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Time Warp: Molten Salt Reactor Experiment—Alvin Weinberg’s magnum opus

The MSRE control room.

The Molten Salt Reactor Experiment achieved its first self-sustaining nuclear reaction on June 1, 1965. Three years later, on Oct. 8, 1968, it became the first reactor ever to run on uranium-233.

MSRE was noteworthy in at least three respects. Beside running on U-233 and acting as an economic proof of concept for nuclear power, the reactor was fundamentally unlike most modern designs. The fuel did not sit in the reactor core while coolants circulated through; rather, the molten salts acted both as a carrier for the fuel and as a coolant. 

Still, liquid-fuel reactors were nothing new; the concept dates from before the end of World War II. Postwar reactor projects were primarily the domain of Chicago’s Argonne National Laboratory, but Weinberg met with Argonne’s director, Walter Zinn, to carve out a role for the Tennessee lab. That experience included the Homogeneous Reactor Experiment and the Aircraft Reactor Experiment, two fluid-fuel reactors developed in the 1950s that paved the way for MSRE.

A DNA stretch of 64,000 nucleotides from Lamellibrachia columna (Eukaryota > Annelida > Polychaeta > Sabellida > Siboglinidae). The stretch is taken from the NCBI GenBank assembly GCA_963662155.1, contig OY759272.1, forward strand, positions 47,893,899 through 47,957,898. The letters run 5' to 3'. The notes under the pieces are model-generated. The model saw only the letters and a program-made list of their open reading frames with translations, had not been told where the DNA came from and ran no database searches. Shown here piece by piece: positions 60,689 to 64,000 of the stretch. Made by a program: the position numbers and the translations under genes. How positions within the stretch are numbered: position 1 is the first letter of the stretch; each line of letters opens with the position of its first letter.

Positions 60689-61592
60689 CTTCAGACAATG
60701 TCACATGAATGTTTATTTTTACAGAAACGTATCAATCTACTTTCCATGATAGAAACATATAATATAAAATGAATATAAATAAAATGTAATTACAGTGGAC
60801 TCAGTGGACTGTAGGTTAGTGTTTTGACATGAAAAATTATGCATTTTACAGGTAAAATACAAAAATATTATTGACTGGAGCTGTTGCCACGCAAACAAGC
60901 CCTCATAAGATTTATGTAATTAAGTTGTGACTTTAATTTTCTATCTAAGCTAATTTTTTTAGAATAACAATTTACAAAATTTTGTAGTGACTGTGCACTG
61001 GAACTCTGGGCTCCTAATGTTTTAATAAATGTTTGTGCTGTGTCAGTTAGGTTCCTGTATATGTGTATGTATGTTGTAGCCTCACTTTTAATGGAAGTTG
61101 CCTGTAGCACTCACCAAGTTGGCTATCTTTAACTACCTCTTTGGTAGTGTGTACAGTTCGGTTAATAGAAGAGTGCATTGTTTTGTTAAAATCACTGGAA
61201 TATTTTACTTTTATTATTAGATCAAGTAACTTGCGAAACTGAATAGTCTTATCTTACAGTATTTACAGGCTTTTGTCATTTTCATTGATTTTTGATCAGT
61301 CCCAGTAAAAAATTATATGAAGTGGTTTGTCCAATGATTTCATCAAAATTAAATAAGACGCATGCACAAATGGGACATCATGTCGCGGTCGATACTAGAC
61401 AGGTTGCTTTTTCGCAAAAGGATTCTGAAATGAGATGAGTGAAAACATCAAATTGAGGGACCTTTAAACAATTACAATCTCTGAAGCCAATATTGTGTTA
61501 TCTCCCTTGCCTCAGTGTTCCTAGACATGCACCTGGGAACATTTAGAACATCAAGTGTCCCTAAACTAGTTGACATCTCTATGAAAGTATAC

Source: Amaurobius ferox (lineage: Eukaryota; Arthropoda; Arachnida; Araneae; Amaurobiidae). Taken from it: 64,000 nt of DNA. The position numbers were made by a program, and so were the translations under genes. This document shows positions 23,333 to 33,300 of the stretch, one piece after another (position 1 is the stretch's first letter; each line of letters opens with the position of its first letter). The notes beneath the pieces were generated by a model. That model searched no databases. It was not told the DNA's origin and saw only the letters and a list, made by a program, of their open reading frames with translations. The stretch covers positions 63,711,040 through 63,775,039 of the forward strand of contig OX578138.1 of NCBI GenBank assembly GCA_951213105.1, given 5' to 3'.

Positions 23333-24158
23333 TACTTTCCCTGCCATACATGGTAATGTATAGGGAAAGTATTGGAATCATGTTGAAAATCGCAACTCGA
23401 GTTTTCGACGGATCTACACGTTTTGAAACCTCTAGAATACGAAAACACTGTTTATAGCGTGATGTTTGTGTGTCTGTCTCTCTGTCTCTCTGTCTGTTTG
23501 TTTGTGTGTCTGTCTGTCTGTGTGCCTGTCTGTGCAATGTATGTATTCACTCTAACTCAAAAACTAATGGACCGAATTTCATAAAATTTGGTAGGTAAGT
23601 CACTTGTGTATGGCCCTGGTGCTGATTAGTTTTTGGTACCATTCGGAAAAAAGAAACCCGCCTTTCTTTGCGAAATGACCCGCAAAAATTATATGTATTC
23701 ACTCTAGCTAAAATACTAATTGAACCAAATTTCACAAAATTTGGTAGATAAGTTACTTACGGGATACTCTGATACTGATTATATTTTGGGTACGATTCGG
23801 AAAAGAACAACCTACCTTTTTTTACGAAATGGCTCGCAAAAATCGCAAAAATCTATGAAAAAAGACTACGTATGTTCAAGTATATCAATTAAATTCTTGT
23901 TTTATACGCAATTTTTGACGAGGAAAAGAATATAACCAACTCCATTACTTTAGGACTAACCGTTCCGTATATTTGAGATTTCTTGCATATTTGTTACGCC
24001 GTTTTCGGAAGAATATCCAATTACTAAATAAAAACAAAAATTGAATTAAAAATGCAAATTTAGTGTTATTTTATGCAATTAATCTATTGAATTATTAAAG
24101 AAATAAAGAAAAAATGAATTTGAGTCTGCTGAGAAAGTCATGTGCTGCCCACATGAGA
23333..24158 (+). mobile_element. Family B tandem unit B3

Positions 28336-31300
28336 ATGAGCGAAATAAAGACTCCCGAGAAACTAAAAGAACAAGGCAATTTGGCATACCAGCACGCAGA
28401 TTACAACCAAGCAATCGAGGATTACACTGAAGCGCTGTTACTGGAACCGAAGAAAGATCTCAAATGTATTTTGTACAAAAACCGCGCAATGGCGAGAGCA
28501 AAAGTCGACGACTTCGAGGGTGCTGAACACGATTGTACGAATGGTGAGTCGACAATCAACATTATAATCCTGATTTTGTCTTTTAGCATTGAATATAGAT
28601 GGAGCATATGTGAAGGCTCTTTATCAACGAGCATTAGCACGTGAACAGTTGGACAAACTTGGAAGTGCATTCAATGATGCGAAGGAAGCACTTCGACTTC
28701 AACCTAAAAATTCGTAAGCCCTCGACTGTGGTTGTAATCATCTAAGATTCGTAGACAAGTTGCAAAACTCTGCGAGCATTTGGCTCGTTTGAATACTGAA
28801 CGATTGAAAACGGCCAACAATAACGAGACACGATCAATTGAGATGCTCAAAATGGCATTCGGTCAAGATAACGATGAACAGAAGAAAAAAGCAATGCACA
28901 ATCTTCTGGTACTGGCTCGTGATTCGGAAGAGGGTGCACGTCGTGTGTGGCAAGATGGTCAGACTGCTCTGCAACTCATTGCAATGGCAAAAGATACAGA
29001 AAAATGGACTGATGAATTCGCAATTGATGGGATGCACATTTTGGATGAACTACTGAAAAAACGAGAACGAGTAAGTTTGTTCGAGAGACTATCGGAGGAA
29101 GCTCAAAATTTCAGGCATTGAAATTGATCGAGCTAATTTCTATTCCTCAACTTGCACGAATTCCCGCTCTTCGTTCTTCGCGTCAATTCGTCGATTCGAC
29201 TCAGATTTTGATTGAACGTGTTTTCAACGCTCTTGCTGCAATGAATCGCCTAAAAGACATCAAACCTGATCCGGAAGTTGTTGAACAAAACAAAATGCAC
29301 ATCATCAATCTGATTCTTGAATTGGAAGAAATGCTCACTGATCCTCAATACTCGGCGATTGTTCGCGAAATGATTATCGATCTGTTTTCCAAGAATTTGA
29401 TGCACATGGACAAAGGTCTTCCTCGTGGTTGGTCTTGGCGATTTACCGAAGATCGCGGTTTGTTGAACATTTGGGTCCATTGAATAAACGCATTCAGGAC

During the 1968 event, Weinberg dubbed MSRE the “Mighty Smooth Running Experiment.” As he addressed a gathered crowd, he motioned to nearby barrels containing processed salt carrier and spent fuel.  The barrels had no radiological protection and needed none.

The reactor went on to log more than 13,000 hours at full power* during its brief run.  It was shut down ceremoniously in 1969, having achieved all that was asked of it. The graphite bars that lined the reactor core as its moderator showed little to no damage, whether from heat, radiation or chemical corrosion.

The molten salt program ended in 1973, with the Atomic Energy Commission deciding to focus on other designs. Both government and industry are now reevaluating molten salt technology as an answer to the global energy challenge. It’s a conversation built on what Weinberg considered one of ORNL’s greatest technical achievements.

*This post has been updated to reflect a larger number of operating hours.